Janie Clifford’s Cotswold life

PUBLISHED: 15:57 01 September 2014 | UPDATED: 16:54 01 September 2014

Jane Clifford in the gardens of her home in Frampton on Severn

Jane Clifford in the gardens of her home in Frampton on Severn

© Thousand Word Media

Janie Clifford, the woman behind the mission to showcase rural skills,tells Katie Jarvis about her Cotswold life

Jane Clifford in the gardens of her home in Frampton on SevernJane Clifford in the gardens of her home in Frampton on Severn

If you’d like to experience all aspects of the Cotswolds rolled into one, you couldn’t do better than to visit Frampton Country Fair on September 14. A great celebration of the British countryside, it offers a fantastic day out, with activities such as fly fishing, gun-dog competitions, ferret racing, a hound parade, clay shoots, display rings, and plenty of local food and drink.

But fun as it is, there’s a more serious side to the fair; for, at its heart, lies the Living Working Countryside, which showcases traditional rural skills alongside native breeds of animal. It’s the brainchild of Janie Clifford, a passionate supporter of the countryside. “After the wars, an awful lot of the country crafts were lost along with the young men,” she says. “And yet those skills are vital to country life and conservation building work. It’s wonderful that young people have become interested in them once again.”

The fair takes place on the parkland of Frampton Court Estate in Frampton-on-Severn, owned by the Clifford family since the 11th century. Henry II’s mistress, The Fair Rosamund, is said to have been born there.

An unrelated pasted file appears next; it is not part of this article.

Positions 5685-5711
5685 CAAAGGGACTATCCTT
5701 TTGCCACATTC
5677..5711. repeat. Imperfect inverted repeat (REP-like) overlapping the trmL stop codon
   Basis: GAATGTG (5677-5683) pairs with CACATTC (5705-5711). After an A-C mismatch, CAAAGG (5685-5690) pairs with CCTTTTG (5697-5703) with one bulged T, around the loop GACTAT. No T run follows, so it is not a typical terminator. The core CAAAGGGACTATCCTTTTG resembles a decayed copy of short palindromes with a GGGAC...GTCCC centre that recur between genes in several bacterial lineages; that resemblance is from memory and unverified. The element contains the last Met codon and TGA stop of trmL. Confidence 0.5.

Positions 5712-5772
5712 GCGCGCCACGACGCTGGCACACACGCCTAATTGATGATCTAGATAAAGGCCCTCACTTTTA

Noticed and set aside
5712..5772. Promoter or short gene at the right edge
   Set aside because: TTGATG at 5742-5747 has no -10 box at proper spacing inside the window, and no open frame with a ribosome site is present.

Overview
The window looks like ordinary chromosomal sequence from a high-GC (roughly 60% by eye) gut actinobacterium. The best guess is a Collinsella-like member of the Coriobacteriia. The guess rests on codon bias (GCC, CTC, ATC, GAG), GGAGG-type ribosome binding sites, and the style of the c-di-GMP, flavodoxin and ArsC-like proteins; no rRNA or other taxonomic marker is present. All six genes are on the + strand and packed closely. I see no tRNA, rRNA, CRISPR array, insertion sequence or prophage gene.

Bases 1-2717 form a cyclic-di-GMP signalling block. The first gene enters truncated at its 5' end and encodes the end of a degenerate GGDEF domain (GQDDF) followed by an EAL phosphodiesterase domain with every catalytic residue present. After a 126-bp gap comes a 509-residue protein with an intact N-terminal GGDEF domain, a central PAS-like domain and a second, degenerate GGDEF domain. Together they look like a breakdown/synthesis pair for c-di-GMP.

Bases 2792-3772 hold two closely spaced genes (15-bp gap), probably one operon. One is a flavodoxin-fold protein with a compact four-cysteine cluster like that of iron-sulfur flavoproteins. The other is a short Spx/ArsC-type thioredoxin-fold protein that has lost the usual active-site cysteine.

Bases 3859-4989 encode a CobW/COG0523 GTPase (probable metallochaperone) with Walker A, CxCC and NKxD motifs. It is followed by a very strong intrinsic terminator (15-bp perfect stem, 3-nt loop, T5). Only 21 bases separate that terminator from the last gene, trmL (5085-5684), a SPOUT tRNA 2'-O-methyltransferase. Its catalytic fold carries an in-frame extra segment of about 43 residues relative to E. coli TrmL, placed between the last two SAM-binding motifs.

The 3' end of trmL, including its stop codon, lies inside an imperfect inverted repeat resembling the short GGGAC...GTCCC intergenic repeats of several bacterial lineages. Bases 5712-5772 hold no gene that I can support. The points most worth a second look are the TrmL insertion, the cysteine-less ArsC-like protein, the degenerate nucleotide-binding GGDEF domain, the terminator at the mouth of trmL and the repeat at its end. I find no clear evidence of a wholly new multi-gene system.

• Where do you live and why?

I live in Manor Farm at Frampton-on-Severn because I’m married to Rollo, whose family has lived in the village since the Norman Conquest. The family name comes from another piece of land they were given, near Hay-on-Wye, which had a castle – called Clifford - overlooking a ford on the river. Being Norman, they called themselves ‘de Clifford’; and it was Walter de Clifford whose daughter, Jane, caught King Henry II’s eye: he named her his Rose of the World. The Fair Rosamund, as she became known, is said to have been born in an upstairs room at Manor Farm.

• How long have you lived in the Cotswolds?

I’ve lived in Frampton since Rollo and I married, 40 years ago. I was born and bred on Exmoor, which gave me my love of the wild, and of open country. I got to know this area because my grandfather retired from the army to live at Bencombe House, Uley. While we were staying with him, we’d come to Frampton to waterski on the lakes – there are too many SSSIs [Sites of Special Scientific Interest] to do that nowadays! That’s how I met the Clifford family.

Walking stick-maker, at Frampton Country FairWalking stick-maker, at Frampton Country Fair

• What’s your idea of a perfect weekend in the Cotswolds?

I’d love to go for a ride across the farm, probably down to the edge of the Severn. And then I’d just like time to enjoy the garden. It’s lovely to have supper at night under the enormous fig tree, listening to the swifts and the bats. We’ve got a monstrous Datura plant that sends off an amazing scent at night.

• If money were no object, where would you live in the Cotswolds?

If we won the lottery, we could spend it all on bricks and mortar: there are four Grade I listed buildings on the estate, which is quite a responsibility.

• Where are you least likely to live in the Cotswolds?